Presentation on theme: "Crafting Business Proposals Writing for the Workplace Week 4."— Presentation transcript:
Crafting Business Proposals Writing for the Workplace Week 4
What is a proposal? A proposal is a written offer to perform a service for a client. Think of it as a pitch to a specific person or organization. Companies usually solicite many proposals from different firms, hoping to be impressed by the best offer. For this reason, drafting a proposals need to be given serious attention to detail. You will need to engage your client to win out over the other potential contractors.
The Executive Summary This first page of the proposal is the most important section. Specifically, it summarizes all of the key information and is a sales document designed to convince the reader that this project should be considered for support. Be certain to include: Problem: A brief statement of the problem or need your agency has recognized and is prepared to address (one or two paragraphs). Solution: A short description of the project, including what will take place and how many people will benefit from the program, how and where it will operate, for how long, and who will staff it (one or two paragraphs). Funding requirements: An explanation of the budget and total cost. Organization and its expertise: A brief statement of the history, purpose, and activities of your agency, emphasizing its capacity to carry out this proposal (one paragraph). http://foundationcenter.org
Tell clients what they can expect. Quantify the results that the client can expect from engaging you. Some consultants create proposals that overemphasize their consulting process and methodologies. Clients buy results, not tools or methodologies. Be generous with your ideas. You may fear that revealing your ideas about how to solve a problem during the proposal process could result in clients taking those ideas and completing the project themselves. In rare cases, that may happen. But you'll have more success if you don't hoard your ideas. Use them to show clients that your team thinks and approaches problems in creative and innovative ways. Size does matter. Keep your proposals as short as possible, while meeting the client's request. Think quality, not quantity. http://office.microsoft.com/en-us/word-help/12-tips-for-writing-a-winning-proposal-HA010024506.aspx
Be client-centered. Focus on the client. Many proposals begin with a long discussion of the consulting firm, describing its qualifications and history. Focus your proposal on the client's needs first, and then describe your firm's capabilities. Remember, clients care only about how you'll address their issues, so show them how you'll do that. Beware of best practices. The client may view your liberal use of "best practices" as a convenient crutch. Instead of relying on answers that worked for a previous client, find a blend of outstanding practices and innovative solutions that fit your client's particular needs. Be accurate. If you are using client data to support aspects of your proposal, double-check and triple-check that information. It's easy for facts to be misunderstood and misused in a proposal. You'll risk turning a winning proposal into a loser if you present inaccurate data to the client. http://office.microsoft.com/en-us/word-help/12-tips-for-writing-a-winning-proposal-HA010024506.aspx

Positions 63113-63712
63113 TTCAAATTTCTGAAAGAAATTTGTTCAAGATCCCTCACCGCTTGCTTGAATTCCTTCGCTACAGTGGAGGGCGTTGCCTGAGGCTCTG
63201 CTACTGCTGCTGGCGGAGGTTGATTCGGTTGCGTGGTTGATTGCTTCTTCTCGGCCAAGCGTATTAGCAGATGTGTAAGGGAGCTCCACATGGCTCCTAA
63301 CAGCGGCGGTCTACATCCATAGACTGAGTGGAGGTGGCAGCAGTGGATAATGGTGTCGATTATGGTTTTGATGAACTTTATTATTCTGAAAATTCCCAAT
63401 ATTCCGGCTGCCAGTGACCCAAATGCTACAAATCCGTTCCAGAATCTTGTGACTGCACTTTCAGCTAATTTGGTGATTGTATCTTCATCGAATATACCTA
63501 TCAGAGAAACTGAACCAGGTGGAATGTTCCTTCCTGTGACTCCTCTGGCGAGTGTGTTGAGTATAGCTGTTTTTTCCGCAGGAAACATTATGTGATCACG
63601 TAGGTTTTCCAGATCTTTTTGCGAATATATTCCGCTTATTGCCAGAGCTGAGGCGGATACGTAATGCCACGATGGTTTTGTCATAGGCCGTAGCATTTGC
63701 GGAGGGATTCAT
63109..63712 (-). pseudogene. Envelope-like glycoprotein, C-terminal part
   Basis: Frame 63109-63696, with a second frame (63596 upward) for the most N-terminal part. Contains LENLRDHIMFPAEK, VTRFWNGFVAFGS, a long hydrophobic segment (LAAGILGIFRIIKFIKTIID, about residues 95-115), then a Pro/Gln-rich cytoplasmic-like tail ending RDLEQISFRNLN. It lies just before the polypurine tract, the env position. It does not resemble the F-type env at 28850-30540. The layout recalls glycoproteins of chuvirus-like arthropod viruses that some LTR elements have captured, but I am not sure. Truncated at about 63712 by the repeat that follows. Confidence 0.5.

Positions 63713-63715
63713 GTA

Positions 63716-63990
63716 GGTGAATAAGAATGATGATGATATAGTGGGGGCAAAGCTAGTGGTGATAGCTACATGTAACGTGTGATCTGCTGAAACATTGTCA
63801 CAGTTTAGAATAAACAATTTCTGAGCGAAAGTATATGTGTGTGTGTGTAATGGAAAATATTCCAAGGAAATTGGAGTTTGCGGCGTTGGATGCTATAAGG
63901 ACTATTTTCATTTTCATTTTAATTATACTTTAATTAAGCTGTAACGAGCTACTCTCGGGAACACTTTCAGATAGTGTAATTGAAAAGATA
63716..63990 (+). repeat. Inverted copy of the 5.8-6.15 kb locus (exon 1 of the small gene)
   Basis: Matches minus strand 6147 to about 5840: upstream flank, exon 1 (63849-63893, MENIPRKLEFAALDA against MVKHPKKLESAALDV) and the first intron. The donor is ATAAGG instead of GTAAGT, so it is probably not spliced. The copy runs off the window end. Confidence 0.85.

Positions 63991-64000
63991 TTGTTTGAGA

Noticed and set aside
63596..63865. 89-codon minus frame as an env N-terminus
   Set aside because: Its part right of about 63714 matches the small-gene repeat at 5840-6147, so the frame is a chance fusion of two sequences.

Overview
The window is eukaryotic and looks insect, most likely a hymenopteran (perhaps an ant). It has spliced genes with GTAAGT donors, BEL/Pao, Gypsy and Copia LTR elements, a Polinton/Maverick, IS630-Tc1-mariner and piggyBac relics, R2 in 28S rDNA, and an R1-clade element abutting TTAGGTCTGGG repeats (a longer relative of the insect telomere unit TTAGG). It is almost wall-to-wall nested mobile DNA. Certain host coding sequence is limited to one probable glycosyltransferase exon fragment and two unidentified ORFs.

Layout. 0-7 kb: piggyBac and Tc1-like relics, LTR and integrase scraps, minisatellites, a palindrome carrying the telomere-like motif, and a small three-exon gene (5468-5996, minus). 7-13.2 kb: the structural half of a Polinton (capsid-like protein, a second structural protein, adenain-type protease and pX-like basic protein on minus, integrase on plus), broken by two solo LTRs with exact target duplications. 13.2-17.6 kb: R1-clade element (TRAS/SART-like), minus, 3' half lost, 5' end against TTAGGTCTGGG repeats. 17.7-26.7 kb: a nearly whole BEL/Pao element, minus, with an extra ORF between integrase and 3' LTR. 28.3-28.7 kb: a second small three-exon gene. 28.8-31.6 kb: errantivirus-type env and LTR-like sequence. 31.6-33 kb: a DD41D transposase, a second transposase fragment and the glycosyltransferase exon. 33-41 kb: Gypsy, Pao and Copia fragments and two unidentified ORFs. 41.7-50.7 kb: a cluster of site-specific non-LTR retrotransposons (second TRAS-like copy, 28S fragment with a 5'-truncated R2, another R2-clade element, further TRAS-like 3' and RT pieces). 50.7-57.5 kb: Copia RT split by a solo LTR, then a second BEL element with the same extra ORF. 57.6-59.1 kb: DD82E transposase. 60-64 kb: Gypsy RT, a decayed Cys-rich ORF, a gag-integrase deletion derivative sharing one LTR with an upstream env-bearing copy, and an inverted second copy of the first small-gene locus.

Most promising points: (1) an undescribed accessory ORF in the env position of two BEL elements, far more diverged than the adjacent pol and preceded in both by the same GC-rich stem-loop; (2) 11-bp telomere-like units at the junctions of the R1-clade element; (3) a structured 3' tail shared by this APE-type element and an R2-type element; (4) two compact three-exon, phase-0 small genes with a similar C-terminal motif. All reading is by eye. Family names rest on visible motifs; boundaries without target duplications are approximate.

Sweat the small stuff. Sweat every detail. Watch for typos, use high-quality materials, and make sure that the right people receive the proposal on time. Finish early. Let your proposal sit for a day after you've completed the final draft, and then reread it completely before sending it to the client. You're likely to come up with some new ideas that enhance your work, and you may find errors that you missed earlier. Let your personality shine through. Give clients a sense of your firm's culture and its style of working. The traditional, stilted language of many consulting proposals doesn't help clients answer the all-important question: What will it be like to work with these consultants? http://office.microsoft.com/en-us/word-help/12-tips-for-writing-a-winning-proposal-HA010024506.aspx
Be personable, but realistic. Let your personality shine through. Give clients a sense of your firm's culture and its style of working. The traditional, stilted language of many consulting proposals doesn't help clients answer the all-important question: What will it be like to work with these consultants? Don't let your claims outdistance your true capabilities. Some proposals tout the expertise of the consulting firm by referring to past successes with similar projects. These testaments to past achievements are important, but be sure that the capabilities of the proposed consulting team can live up to your firm's claims. http://office.microsoft.com/en-us/word-help/12-tips-for-writing-a-winning-proposal-HA010024506.aspx